Effect of platelet-derived growth factor (PDGF-BB) and bone morphogenic protein 2 (BMP-2) transfection of rBMSCs compounded with platelet-rich plasma on adipogenic differentiation

Jin Sun Xin Jiang Junnan Luo Liheng Zhao Zuhua Xu Wende Xiao About the authors

Abstract

The aim of this study was to inhibit adipogenic differentiation by transfecting two growth factors, platelet-derived growth factor (PDGF-BB) and bone morphogenic protein 2 (BMP-2), into modified rat bone marrow mesenchymal stem cells (rBMSCs) and then compounded with platelet-rich plasma (PRP). To achieve rBMSCs, the osteoporosis model of rats was established, and then the rBMSCs from the rats were isolated and identified. Co-transfection of rBMSCs with PDGF-BB-GFP and BMP-2 and detection of PDGF-BB/BMP-2 expression in transfected BMSCs was assessed by qRT-PCR and western blot, respectively. Moreover, the effect of the two growth factors transfection of rBMSCs on adipogenic differentiation was evaluated by oil red O staining and western blot, respectively. Finally, construction of the two growth factors transfection of rBMSCs compounded with PRP and detection of adipogenic differentiation were assessed by oil red O staining, CCK-8, and western blot, respectively. In vitro studies revealed that the two growth factors transfection of rBMSCs compounded with PRP promoted cell viability and inhibited adipogenic differentiation and could be promising for inhibiting adipogenic differentiation.

Platelet-derived growth factor; Bone morphogenic protein; Platelet-rich plasma; Adipogenic


Introduction

At present, China's population over the age of 60 has exceeded 210 million (approximately 15.5% of the population), and the population over 65 is nearly 140 million (approximately 10.1% of the total population) (11. Ross AG, Sleigh AC, Li Y, Davis GM, Williams GM, Jiang Z, et al. Schistosomiasis in the people's Republic of China: prospects and challenges for the 21st century. Clin Microbiol Rev 2001; 14: 270–295, doi: 10.1128/CMR.14.2.270-295.2001.
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). Fractures caused by osteoporosis are one of the leading causes of disability and death in elderly patients. According to incomplete statistics, the total number of osteoporosis patients in China has reached 7% of the total population, and the incidence of fractures due to osteoporosis has exceeded 9% each year (33. Tabloski P. Global aging: implications for women and women's health. J Obstet Gynecol Neonatal Nurs 2004; 33: 627–638, doi: 10.1177/0884217504268655.
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It is well known that bone marrow mesenchymal stem cells (BMSCs) can not only differentiate into osteoblasts, but also into adipocytes. In recent years, it has been found that the balance between osteogenic differentiation and adipogenic differentiation of BMSCs maintains a steady state of bone metabolism and fat metabolism in the bone marrow (55. Rodriguez JP, Astudillo P, Rios S, Pino AM. Involvement of adipogenic potential of human bone marrow mesenchymal stem cells (MSCs) in osteoporosis. Curr Stem Cell Res Ther 2008; 3: 208–218, doi: 10.2174/157488808785740325.
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). Fat in the bone marrow is not only a tissue for passive energy storage, but also an endocrine organ that regulates energy metabolism, inflammation, and bone formation and development. Adipocytes can secrete many hormones and cytokines. These molecules are commonly called adipocytokines, including leptin, tumor necrosis factor-α (TNF-α), plasminogen activator, inhibitor-1 (plasminogen activator inhibitor-1 (PAI-1)), interleukin-6, resistin, adiponectin, etc. (66. Clabaut A, Delplace S, Chauveau C, Hardouin P, Broux O. Human osteoblasts derived from mesenchymal stem cells express adipogenic markers upon coculture with bone marrow adipocytes. Differentiation 2010; 80: 40–45, doi: 10.1016/j.diff.2010.04.004.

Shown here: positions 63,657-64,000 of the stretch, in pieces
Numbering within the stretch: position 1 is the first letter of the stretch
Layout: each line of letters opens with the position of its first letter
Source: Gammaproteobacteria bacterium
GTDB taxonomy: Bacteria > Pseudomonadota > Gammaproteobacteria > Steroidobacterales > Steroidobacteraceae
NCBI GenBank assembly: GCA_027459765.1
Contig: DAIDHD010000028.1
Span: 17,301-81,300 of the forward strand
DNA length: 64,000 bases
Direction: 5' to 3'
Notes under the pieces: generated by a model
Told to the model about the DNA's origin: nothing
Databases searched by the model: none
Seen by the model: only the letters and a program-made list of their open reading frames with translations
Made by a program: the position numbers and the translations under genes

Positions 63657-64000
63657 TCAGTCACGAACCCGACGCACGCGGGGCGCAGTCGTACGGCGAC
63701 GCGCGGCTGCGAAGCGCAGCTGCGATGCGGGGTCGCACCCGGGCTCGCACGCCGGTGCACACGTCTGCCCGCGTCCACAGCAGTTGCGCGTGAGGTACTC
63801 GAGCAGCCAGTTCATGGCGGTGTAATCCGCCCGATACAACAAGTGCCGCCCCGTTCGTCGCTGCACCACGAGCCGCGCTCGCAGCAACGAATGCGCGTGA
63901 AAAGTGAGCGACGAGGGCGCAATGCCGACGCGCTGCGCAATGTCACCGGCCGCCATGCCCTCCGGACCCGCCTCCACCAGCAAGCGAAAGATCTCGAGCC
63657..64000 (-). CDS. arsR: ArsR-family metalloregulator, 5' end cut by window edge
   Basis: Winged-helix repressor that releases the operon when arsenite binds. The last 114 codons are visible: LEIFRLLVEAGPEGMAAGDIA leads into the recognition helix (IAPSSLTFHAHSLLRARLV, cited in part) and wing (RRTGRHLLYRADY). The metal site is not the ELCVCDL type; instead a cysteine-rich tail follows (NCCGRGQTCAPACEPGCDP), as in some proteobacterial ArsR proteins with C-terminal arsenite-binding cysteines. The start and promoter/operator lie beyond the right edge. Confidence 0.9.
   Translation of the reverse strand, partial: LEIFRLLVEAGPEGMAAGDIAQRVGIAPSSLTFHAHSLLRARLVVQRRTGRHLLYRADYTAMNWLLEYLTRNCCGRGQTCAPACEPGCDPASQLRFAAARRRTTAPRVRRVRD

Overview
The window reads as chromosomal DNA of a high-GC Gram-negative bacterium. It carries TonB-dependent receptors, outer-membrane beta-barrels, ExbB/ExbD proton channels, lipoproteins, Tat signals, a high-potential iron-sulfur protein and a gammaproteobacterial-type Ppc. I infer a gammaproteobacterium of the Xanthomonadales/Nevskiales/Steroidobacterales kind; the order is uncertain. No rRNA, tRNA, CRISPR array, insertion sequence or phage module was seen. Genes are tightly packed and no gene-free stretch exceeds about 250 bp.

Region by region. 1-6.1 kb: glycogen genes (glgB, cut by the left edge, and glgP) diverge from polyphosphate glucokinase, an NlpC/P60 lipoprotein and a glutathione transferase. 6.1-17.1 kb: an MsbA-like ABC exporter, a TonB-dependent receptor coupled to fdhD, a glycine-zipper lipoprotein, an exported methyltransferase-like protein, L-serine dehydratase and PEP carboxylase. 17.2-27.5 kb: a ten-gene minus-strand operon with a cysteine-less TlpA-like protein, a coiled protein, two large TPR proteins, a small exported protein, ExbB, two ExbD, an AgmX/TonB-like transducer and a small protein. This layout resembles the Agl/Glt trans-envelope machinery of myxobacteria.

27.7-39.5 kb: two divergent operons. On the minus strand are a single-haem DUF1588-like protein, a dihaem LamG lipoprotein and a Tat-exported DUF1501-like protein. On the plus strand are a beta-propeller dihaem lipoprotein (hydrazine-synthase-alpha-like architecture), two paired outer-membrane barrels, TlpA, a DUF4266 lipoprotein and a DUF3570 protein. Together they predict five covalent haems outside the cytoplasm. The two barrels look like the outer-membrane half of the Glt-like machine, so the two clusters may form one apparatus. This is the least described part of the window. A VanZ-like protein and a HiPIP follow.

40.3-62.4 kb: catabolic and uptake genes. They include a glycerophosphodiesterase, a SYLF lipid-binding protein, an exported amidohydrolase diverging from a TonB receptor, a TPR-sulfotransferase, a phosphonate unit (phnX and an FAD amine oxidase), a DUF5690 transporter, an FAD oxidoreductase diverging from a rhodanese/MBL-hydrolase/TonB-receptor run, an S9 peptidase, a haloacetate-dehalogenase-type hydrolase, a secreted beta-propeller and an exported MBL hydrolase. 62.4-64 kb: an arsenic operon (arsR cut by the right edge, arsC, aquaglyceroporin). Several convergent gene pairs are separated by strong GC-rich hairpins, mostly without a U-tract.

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Previous studies have found that bone morphogenic protein (BMP-2) can promote the expansion and osteogenic differentiation of BMSCs from osteoporotic bone marrow, as well as repair osteoporotic bone defects (77. Holien T, Sundan A. The role of bone morphogenetic proteins in myeloma cell survival. Cytokine Growth Factor Rev 2014; 25: 343–350, doi: 10.1016/j.cytogfr.2014.04.009.
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). However, inadequate vascularization of tissue engineering materials after implantation in the body has become one of the major bottlenecks hindering its clinical application. Platelet-derived growth factor (PDGF-BB) plays an important role in regulating bone tissue reconstruction, promotes local blood vessel formation, and plays an important regulatory role in fracture healing (99. Raica M, Cimpean AM. Platelet-derived growth factor (PDGF)/PDGF receptors (PDGFR) axis as target for antitumor and antiangiogenic therapy. Pharmaceuticals (Basel) 2010; 3: 572–599.). In addition, platelet-rich plasma (PRP) can promote the repair and regeneration of osteoporotic fractures and bone defects, promote osteoporotic bone regeneration, inhibit adipogenesis, as well as inhibit osteoclast formation (1010. Albanese A, Licata ME, Polizzi B, Campisi G. Platelet-rich plasma (PRP) in dental and oral surgery: from the wound healing to bone regeneration. Immun Ageing 2013; 10: 23, doi: 10.1186/1742-4933-10-23.
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).

Difficulty in healing osteoporotic fractures is closely related to the enhancement of the adipogenic capacity of BMSCs. Therefore, inhibiting the adipogenic capacity of BMSCs is very important for promoting the healing of osteoporotic fractures. In the present study, we explored the inhibition of adipogenic differentiation by transfecting two growth factors, PDGF-BB and BMP-2, into modified rBMSCs and then compounded with PRP.

Material and Methods

Animals

All animal experiments were approved by Guangdong Medical Experimental Animal Center. All animals were maintained at the animal facility of Guangdong Medical Experimental Animal Center under protocols approved by the Institutional Animal Care and Use Committee (IACUC).